clay shentrup
4 min readJan 2, 2020

many people believe and/or claim that ranked choice voting or “RCV” makes it safe to rank additional choices after your first choice, due to the fact that RCV satisfies what’s known as the later-no-harm criterion. but this is simply false. here’s a simple example with three groups of voters with their preferences ordered as follows.

35% mary-nick (i.e. mary in 1st, nick in 2nd)
33% sarah-nick
16% nick-mary
16% nick-sarah

nick is eliminated, and then the winner is mary. observe that the sarah voters—who have nick as their second choice—were harmed by ranking nick in second place. that elected mary, their third choice. a better strategy would be to rank nick in first place, because then he wins, and those sarah voters get their second choice instead of their third. so this claim that RCV makes it safe to rank your second choice is demonstrably not true.

and in case you thought this was contrived, this example is based on the 2022 alaska house special election. the candidates were sarah palin (r), nick begich (r), and mary peltola (d).


let’s order the potential ballots a palin supporter could cast in this election, from most to least effective.

  1. begich-palin (causes begich to defeat peltola)
  2. palin-begich (helps begich defeat peltola only if palin is eliminated before begich)
  3. palin

shell game

RCV advocates argue that the best strategy is #2, because #2 is better than #3. but of course that doesn’t make sense, since #1 is even better still.

the subtler part of this shell game is that the RCV advocates focus on what’s safe for the voter’s favorite candidate, when strategy is really about what’s safe for the voter themself. for instance, third party supporters usually vote for their lesser evil between the two major parties—showing that strategy is not about protecting your favorite candidate, but about protecting voter—yourself.

the cure is worse than the disease

perhaps even more notable is that this property of RCV—that a vote for your second choice doesn’t count until and unless your first choice is eliminated—is the whole reason the alaska election had an unreasonable anti-majoritarian outcome. begich (r) was preferred to peltola (d) by a fairly substantial 5% margin, and 60% of voters favored a republican. yet peltola, the democrat, won. this happened because RCV completely ignored the second place rankings of palin voters, who favored begich to peltola 10-to-1.

the intention of the design of RCV is to ensure that palin voters can’t harm palin by ranking begich as a second choice. and this can sound great on the surface, but it creates unintended consequences! in order to prevent those begich votes from being used against palin, RCV just ignores them. but this means those begich votes also can’t be used against peltola! and that’s why we got this whole mess in the first place.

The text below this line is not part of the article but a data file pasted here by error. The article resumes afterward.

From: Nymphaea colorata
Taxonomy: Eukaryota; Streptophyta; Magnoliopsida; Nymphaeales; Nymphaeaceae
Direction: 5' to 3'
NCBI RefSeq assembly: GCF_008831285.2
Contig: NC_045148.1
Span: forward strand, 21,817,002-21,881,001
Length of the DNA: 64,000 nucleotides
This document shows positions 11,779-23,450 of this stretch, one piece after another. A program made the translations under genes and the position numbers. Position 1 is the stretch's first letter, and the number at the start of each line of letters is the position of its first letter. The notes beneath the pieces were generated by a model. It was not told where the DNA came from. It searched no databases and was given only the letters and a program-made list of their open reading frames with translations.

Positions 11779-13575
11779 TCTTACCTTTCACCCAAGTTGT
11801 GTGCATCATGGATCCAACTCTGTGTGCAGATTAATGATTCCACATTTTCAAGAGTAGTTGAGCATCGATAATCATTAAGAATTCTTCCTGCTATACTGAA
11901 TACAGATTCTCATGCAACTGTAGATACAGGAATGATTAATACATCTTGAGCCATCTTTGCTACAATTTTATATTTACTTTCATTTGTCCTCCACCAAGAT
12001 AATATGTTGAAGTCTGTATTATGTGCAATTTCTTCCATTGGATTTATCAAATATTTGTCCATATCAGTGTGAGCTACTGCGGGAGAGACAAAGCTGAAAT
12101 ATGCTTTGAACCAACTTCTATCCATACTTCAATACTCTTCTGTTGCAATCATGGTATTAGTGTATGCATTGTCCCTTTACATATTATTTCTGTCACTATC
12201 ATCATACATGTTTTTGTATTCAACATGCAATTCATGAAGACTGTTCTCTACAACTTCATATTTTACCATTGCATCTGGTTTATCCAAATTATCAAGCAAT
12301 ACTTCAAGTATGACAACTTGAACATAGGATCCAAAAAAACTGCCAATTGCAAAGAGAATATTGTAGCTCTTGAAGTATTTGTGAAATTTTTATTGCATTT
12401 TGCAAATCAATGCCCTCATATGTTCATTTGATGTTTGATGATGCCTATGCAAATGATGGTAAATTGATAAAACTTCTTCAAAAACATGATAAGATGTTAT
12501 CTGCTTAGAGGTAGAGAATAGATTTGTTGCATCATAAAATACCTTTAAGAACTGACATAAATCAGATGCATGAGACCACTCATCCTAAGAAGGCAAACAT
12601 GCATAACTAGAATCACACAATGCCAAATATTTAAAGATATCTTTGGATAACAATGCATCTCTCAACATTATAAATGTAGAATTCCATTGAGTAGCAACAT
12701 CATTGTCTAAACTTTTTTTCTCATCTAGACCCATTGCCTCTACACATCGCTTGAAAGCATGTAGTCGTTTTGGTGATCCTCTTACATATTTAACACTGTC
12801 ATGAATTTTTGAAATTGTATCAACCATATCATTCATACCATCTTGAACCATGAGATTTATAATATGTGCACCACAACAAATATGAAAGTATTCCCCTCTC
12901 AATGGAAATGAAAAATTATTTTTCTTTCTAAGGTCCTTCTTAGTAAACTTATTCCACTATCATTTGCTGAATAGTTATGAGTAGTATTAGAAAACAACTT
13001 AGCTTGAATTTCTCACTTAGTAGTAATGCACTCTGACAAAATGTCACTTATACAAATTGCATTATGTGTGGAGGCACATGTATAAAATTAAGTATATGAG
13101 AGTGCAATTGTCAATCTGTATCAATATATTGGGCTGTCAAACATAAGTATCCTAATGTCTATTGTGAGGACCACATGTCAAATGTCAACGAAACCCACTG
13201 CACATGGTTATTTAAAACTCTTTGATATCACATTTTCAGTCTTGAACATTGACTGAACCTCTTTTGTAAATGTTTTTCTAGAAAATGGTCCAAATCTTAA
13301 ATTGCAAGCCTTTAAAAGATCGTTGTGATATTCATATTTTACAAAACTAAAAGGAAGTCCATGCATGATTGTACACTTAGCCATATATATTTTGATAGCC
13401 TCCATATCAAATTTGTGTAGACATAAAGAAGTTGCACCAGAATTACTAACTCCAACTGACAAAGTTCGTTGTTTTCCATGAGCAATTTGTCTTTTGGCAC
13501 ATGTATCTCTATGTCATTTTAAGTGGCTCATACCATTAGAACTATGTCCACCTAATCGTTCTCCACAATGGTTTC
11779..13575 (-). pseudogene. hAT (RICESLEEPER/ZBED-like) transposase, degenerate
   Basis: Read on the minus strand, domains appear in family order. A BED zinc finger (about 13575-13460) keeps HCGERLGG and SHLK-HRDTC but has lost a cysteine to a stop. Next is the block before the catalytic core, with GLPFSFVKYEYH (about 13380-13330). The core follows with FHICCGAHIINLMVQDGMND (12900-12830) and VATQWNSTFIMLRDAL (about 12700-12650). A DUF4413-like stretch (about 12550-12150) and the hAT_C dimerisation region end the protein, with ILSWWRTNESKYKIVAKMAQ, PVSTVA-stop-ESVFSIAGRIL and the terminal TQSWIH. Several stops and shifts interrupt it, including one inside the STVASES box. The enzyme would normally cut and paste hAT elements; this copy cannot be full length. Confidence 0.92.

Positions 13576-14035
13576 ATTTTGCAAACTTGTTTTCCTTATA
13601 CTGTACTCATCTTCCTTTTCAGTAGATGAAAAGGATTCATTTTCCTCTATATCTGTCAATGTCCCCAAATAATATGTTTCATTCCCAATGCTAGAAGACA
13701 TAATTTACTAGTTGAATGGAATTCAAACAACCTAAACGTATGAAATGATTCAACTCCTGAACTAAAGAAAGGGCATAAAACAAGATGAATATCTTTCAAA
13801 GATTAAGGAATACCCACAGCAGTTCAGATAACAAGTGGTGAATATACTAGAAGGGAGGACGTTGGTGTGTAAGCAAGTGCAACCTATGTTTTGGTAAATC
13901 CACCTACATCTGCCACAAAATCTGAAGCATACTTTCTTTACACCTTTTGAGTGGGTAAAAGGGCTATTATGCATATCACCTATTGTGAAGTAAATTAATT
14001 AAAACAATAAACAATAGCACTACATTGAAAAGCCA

approval voting

RCV advocates often use this later-no-harm argument to claim that the competing approval voting method—where you simply pick all you like, rather than rank candidates—would lead to voters simply “bullet voting” for their favorite candidate, and no one else. after all, why approve your second favorite if that might cause your favorite to lose?

after the lesser evil

but when we consider strategy, the issue becomes, “what do you do after you’ve strategically voted for your lesser evil?”

with RCV, palin voters who rationally/strategically vote for begich simply can’t give palin their full support. the best they can do is rank her second, just behind begich.

but with approval voting, a palin supporter who tactically approves begich as the “lesser evil” still has every incentive to also vote palin (and, in principle, anyone else they prefer to their lesser evil strategic pick).

and it’s for this reason that the truth of the matter is the exact opposite of what RCV advocates claim.


in addition to the matter of electing the right candidate and mitigating the negative effects of strategic voting, later-no-harm also means RCV lacks transparency. look at these results from an online polling experiment using several different voting methods.

elizabeth warren wins an outright first-round majority, so later-no-harm ensures we never even see the 2nd, 3rd, etc. preferences of any of the voters with RCV. the results look almost identical to the status quo in the upper-left. it appears that vote splitting between the four black candidates (harris, rice, demings, and bottoms) has artificially lowered their apparent support. meanwhile, STAR voting and approval voting reveal a much different story. warren still wins, but it’s not a landslide. this is what happens when you solve vote splitting, which RCV fails to do.

and here’s what happened with maine used RCV for their 2020 presidential election. look at those pitiful numbers for the minor partie candidates like jo jorgensen of the libertarian party or howie hawkins of the green party.

occupy wall street

we saw the same thing in a 2012 exit poll conducted by occupy wall street. plurality voting and RCV (aka “IRV”) both suffocated third parties.

approval voting and score voting resulted in a dramatic increase in support for third parties.
IRV aka RCV barely made a difference in showing third party support.


properly understoond, later-no-harm is a bug rather than a feature.



clay shentrup

advocate of score voting and approval voting. software engineer.